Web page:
Two of the biggest questions that often arise in child custody cases are usually who will get custody and who has visitation rights. Once those questions are answered, you may hope that things will go smoother, but unfortunately, that is not always the case. Instead, sometimes, one parent will attempt to interfere in the custody arrangements. This is known as "custodial interference."
Family law issues concerning children are difficult to deal with, especially for parents. In the event of divorce, for example, child custody issues may well arise if there are minor children. Discussions over custody and visitation rights can heighten both parties' emotions.
Parents in Michigan need to understand their rights when it comes to their children. In this day and age, each family is unique and many unmarried parents are raising children. This presents various issues when it comes to custody.
When parents get a divorce, the focus may inevitably turn to who gets custody of their children. There are various issues to decide post-divorce or separation, including legal custody, physical custody, shared parenting time and visitation rights. Each family is different and therefore not every custody determination is the same, although every determination should consider the best interests of the children involved.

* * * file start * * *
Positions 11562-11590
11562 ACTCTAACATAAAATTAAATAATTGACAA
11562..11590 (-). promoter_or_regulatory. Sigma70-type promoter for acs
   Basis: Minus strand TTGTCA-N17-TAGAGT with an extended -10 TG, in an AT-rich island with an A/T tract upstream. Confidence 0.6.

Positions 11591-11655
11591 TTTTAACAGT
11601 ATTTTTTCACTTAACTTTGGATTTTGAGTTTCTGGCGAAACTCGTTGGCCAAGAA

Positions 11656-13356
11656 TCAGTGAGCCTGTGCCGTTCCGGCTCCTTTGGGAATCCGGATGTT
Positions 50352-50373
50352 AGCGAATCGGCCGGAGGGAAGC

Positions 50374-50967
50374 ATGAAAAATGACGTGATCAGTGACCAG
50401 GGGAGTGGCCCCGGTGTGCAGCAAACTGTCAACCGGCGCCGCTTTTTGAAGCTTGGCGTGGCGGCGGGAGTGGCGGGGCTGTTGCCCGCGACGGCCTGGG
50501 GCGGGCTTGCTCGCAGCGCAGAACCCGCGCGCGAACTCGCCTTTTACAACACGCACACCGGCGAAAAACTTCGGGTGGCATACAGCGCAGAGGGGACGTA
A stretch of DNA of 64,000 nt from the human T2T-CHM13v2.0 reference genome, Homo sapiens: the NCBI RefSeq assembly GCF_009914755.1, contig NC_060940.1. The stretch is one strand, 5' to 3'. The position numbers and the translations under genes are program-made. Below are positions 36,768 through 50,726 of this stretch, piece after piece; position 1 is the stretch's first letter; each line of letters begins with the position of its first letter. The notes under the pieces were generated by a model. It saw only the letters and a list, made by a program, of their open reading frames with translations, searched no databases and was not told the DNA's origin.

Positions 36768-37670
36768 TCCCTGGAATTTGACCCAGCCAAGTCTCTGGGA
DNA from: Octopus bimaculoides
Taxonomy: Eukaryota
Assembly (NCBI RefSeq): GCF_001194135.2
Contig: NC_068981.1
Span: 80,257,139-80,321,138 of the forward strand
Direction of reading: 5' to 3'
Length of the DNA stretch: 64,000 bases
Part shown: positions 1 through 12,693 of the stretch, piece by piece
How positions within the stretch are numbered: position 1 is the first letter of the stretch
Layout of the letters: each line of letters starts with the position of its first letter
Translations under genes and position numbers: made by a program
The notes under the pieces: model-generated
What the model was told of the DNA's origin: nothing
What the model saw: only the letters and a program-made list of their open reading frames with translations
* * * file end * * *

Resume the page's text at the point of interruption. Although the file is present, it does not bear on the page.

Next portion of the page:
Child custody disputes, for the most part, involve two parents and cover issues like primary custody, visitation rights and child support. But these custody battles often have greater implications. As family dynamics change, child custody not only impacts the immediate family but also the extended family.
Child custody situations can be fraught with emotion which is why the legal system seeks to help parents facing potential child custody disputes.
There is a good reason that family courts maintain focus on the best interests of the child when the court is deciding a custody dispute or child support issue. Custody matters in Michigan often arise during a divorce and although parents generally want what is best for their children, parents are not always perfect. Parents can get emotional and upset toward and ex-spouse and that anger can be released in a way that hurts the children involved.
When couples decide not to stay together, this decision inherently impacts their children. Sometimes custody matters are easy, especially if both parents live nearby and agree on the best course of action.